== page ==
“One of their captains was kidnapped. It happened exactly like you described.”

KLM, for its part, was wise to this. My flight’s steward told me that KLM no longer let its crews stay overnight in Venezuela: too dangerous. They flew the plane to Curacao and then returned the next day for passengers.

Violent crime has soared in Venezuela after eight years of Chávez. Typically, the sorts of folks who cheer on Chávez are the types who claim that poverty and crime are related. In other words, when poverty goes down, so does crime.

Yet Chávez claims to have reduced poverty – and still crime is soaring. The more likely factors that explain the crime explosion are the same ones found at the international airport – epic levels of inefficiency, corruption, and mismanagement. Travelers heading to Venezuela would be well-advised to look at the State Department's hair-raising report on security there.

Regarding the main airport, here’s an excerpt:

Maiquetia Airport, the international airport serving Caracas, is dangerous and corruption is rampant. Concerns include personal property theft, muggings, and “express kidnappings” in which individuals are taken to make purchases or to withdraw as much money as possible from ATMs, often at gunpoint. The Embassy has received multiple, credible reports that individuals with what appear to be official uniforms or other credentials are involved in facilitating or perpetrating these crimes.”

Once Chávez’s goons get their hands on the Charallave airport, you can expect more of the same: That’s how authoritarian socialism works.

January 10, 2007

Telephones for the Classes – Socialism for the Masses

Need to phone Venezuela? Forget about it if Hugo Gets His Way

(A magazine article based on this post, "Chavez's New Statism" may be found at FrontPage Magazine. Click here -- DP.) 

By David Paulin

President Hugo Chavez has announced his intention to pursue an authoritarian socialist model for Venezuela, and to nationalize key companies. Predictably, the nation’s stock market and currency has gone into a nasty tail spin.

"We're heading toward socialism, and nothing and no one can prevent it,” Chavez declared on Monday, in a national television address. Today he will be sworn into a third term that runs until 2013.

Chavez's embrace of socialism should surprise nobody who has been paying attention to what he's been saying. He was announcing his radical intentions, loud and clear, as early as 1999 when he took office. Specifically, Chavez vowed on Monday to nationalize Venezuela’s telecommunications company, unspecified electrical firms, and to reduce the Central Bank’s autonomy. Among other things, he also called for additional powers for himself so that he could rule by decree.
In respect to the nationalizations, the biggest prize would be Venezuela’s publicly traded telecommunications company, Compania Anonima Nacional Telefones De Venezuela (known by the Spanish acronym CANTV, pronounced "Can-Tee-V”). “Let it be nationalized," he said. "The nation should recover its property of strategic sectors.”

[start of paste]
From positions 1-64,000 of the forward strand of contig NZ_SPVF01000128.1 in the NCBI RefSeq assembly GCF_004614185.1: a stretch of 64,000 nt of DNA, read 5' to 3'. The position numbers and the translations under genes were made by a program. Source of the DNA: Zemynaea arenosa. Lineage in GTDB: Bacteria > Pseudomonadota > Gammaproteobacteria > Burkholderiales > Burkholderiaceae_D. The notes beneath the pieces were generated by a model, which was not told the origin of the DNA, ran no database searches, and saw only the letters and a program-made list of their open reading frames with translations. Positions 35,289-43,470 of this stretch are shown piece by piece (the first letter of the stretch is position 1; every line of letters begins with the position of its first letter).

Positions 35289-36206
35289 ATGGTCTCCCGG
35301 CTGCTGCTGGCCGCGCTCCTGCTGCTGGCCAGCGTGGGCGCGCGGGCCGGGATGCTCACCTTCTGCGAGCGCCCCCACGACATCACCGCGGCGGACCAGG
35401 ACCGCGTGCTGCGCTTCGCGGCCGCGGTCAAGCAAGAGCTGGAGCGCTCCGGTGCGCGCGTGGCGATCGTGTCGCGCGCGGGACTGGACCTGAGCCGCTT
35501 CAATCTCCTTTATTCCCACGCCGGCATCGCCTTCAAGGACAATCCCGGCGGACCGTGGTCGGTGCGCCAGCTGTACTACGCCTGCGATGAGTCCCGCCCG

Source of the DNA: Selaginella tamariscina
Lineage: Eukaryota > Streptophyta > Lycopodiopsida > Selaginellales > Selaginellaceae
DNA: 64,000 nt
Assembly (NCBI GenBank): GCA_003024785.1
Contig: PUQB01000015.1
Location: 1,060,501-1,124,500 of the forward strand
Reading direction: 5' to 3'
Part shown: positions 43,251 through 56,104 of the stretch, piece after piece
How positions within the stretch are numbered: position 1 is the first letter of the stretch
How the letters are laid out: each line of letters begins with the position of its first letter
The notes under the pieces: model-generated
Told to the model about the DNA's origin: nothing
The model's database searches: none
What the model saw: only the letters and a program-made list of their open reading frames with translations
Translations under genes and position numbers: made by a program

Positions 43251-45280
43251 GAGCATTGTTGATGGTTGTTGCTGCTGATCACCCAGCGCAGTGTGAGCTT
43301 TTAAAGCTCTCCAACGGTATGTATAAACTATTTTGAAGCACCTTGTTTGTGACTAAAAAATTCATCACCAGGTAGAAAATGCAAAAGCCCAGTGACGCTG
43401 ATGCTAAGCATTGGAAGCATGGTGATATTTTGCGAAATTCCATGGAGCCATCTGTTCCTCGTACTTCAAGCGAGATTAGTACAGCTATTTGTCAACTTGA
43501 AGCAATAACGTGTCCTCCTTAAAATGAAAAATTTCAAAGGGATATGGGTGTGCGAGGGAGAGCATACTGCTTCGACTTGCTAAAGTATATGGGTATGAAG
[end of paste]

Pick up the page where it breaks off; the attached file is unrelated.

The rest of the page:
Before 1991, to be sure, CANTV was a state-owned and managed phone company. It also was an international basket case: People calling across town had trouble getting a dial tone – much less a connection. Calling other cities was virtually impossible.

I lived in Caracas during these years, working as a Caracas-based foreign correspondent for several American daily newspapers. The story of what CANTV was – and what it became in the hands of can-do American managers – is a remarkable one. It’s also testimony to the power of markets to transform an economy – in terms of providing investment, transparency, and accountability.

Inept Management

Poorly managed as a state-owned company, CANTV was rife with do-nothing political patronage jobs and corrupt unions that got what they wanted. In short, it was what you’d expect in a nation with a statist economy that, according to corruption-watchdog Transparency International, was among the world’s most corrupt.
Venezuela had a population of about 20 million people at the time – yet only 1.6 million of them had telephones. It wasn’t for lack of money. Rather, the money-losing state phone company took years to hook up phone lines – unless you had political connections, bribed the right officials or purchased a stolen line. The state phone company, according to some accounts, took out advertisements asking its customers not to use the phones too much.

Like many Third World countries, Venezuela realized it needed a modern telecommunications system to develop its oil-producing economy. After a highly politicized congressional debate, it privatized CANTV. A GTE Corp.-led consortium won a bidding process and acquired 40 percent of CANTV for $1.9 billion. The government retained 49 percent, and workers kept the remaining 11 percent. (Dallas-based GTE Corp. merged in March 2000 with Bell Atlantic to form Verizon Communications.)

Consider some of what the privatized CANTV accomplished: From 1992 to 1994, it invested more than $1.1 billion to upgrade and expand Venezuela's phone system – more than was spent during the 20 years preceding privatization.

Led by American managers, CANTV's 22,000 employees installed more than 863,000 phone lines by 1994 – 4 1/2 times as many as were installed during the two years preceding privatization.

More than 460,000 customers were added, three times more than CANTV connected during the two years before privatization.

Bottom line: By 1994, callers almost always got a dial tone. And they usually got a connection.

“The telecommunications system here was very poorly designed and maintained, with 40-to 50-year-old technology,” CANTV's 40-year-old president Bruce Haddad, a 19-year GTE veteran, told me during an interview in July, 1994.

Haddad had his share of problems. He was spoofed on a Venezuela comedy program, had annual reports tossed at him during an annual meeting, and was called a “gringo” and “foreigner.”

At one point, an arrest warrant that seemed politically motivated was issued against him. He was charged with complicity in a natural gas pipeline explosion, caused by a CANTV sub-contractor, which incinerated more than 50 motorists on a major highway. After lying low for a while, Haddad eventually turned himself in and was exonerated.